The VCM as a catalyst of climate action beyond public action by governments

Project developers are at the core of the voluntary carbon market (VCM): they identify mitigation and business opportunities, bring partners together, and bear the financial risk of reducing emissions. The recent wave of corporate climate commitments has boosted demand for voluntary carbon credits to levels unprecedented in the history of the market. Whereas limited demand and low prices used to be one of the main barriers for project developers to implement their activities, more recently, regulatory uncertainties have started to constitute a bigger hurdle. The VCM Global Dialogue brought voices from project developers in the Asia Pacific, Africa, and Latin America, and the Caribbean to the surface, who are worried about how the uncertainty created by the ongoing negotiations on Article 6 of the Paris Agreement will impede their ability to develop projects.

The uncertainty centers around one main issue. As typical project host countries now have their own mitigation commitments under the Paris Agreement – as put forward in their Nationally Determined Contributions (NDCs) – many stakeholders are struggling to understand how voluntary carbon market projects will interact with domestic climate policies and national GHG accounting. Some governments are concerned that carbon credits created and exported through the VCM, without their involvement, may negatively affect their ability to meet their NDC targets. A number of voices have proposed to increasingly regulate the voluntary market, by getting governments involved in transactions and implementing corresponding adjustments, or by regulating the eligibility of project types in relation to host country NDCs. But more regulation is not what we need, write Sven KolmetzPaul Butarbutar, and Christiaan Vrolijk in their discussion paper on project developers for the VCM Global Dialogue.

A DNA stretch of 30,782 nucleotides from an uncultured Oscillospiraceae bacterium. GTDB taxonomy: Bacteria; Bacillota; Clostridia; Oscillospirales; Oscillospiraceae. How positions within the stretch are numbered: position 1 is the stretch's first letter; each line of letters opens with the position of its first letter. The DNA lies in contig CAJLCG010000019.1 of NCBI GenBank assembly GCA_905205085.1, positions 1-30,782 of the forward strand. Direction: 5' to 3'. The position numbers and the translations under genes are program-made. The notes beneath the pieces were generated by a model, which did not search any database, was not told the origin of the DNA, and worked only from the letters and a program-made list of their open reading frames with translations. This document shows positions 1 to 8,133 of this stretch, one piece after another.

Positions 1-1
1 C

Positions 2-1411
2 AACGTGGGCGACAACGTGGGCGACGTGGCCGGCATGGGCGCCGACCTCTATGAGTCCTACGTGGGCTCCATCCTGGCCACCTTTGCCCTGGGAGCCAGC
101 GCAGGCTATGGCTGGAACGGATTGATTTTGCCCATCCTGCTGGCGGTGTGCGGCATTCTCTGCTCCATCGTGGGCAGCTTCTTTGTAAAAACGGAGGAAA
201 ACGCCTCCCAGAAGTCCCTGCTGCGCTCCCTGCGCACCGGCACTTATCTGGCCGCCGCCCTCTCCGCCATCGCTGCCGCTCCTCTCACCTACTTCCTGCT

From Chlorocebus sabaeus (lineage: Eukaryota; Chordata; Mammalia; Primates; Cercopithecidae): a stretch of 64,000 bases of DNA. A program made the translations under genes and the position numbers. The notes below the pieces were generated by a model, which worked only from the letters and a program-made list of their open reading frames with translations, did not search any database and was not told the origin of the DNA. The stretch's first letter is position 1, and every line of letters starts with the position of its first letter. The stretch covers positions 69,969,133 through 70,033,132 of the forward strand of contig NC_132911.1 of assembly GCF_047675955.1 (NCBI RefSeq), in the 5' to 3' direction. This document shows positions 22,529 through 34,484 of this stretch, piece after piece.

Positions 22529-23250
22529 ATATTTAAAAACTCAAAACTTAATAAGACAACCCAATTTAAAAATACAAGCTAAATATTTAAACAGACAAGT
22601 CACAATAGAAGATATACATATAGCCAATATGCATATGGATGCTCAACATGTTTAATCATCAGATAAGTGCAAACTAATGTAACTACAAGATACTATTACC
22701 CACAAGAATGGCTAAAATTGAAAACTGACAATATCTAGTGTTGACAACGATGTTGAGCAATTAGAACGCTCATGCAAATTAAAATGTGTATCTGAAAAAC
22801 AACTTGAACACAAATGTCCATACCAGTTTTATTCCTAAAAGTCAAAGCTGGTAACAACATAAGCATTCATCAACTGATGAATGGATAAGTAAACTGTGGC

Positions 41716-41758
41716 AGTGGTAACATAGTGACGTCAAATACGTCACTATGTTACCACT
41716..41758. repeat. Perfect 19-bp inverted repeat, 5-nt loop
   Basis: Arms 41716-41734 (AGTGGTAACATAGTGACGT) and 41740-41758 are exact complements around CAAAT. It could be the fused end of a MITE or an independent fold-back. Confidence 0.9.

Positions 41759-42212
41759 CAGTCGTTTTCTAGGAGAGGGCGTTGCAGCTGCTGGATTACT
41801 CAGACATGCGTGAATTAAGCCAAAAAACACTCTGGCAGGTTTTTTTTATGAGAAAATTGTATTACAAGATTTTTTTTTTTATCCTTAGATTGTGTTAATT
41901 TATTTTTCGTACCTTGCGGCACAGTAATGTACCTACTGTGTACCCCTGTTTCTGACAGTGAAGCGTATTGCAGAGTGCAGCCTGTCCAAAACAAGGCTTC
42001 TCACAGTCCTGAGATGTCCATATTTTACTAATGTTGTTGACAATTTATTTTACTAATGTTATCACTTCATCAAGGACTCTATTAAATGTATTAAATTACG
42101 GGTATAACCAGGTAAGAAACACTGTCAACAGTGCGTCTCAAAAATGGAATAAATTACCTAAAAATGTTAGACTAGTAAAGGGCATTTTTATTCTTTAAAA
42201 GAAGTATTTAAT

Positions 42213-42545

The strength of the voluntary carbon market has always been that it is driven by the ambition of private actors in a way that is complementary to public and regulatory action. Because of this, the voluntary carbon market enjoys relative flexibility, allowing engaged businesses and individuals to contribute to emission reductions globally. The voluntary market has been successful at filling the gaps left by the compliance markets, by identifying mitigation opportunities, introducing new low-carbon technologies, and engaging private sector stakeholders. Limited red tape is the basis of this success.

To be able to leverage the much-needed contribution of the voluntary market in the context of the Paris Agreement, the voluntary market should continue to operate separately from compliance markets, write Kolmetz, Butarbutar and Vrolijk. While project developers recognize the inevitable increase in the overlap between different types of carbon markets – including domestic compliance markets such as emission trading systems and international collaboration under Article 6 – they stress the importance of not burdening the voluntary market with the complexities and uncertainties of compliance markets. Instead, voluntary and compliance carbon markets should remain separate and synergistic. In practical terms, they write, this would mean for example that the additionality of voluntary carbon market projects should not be determined in relation to the host country NDC. NDCs often set clear mitigation targets, but are rarely backed by specific sectoral contributions, planned policy interventions, or implementation plans with accompanying timetables and financing streams. As such, project additionality should reflect the reality on the ground, assessed on a case-by-case basis by applying the methodologies that have been developed over the past twenty years. This allows project developers to continue to incentivize the uptake of low-carbon technologies beyond those prioritized in governmental action, and in a way that is tailored to local circumstances.

Whereas the voluntary carbon market itself would not benefit from more bureaucracy, project developers stress the importance of an agreement on the Paris Agreement Article 6 Rulebook at COP26 to reduce the regulatory uncertainty they currently face. The agreement needs to enable governments to lift their precautionary approach of discouraging voluntary carbon market projects in an effort to safeguard their ability to achieve their NDC. This will allow the VCM to continue to be a catalyst of climate action beyond public action by governments, supporting global efforts to meet the objectives of the Paris Agreement.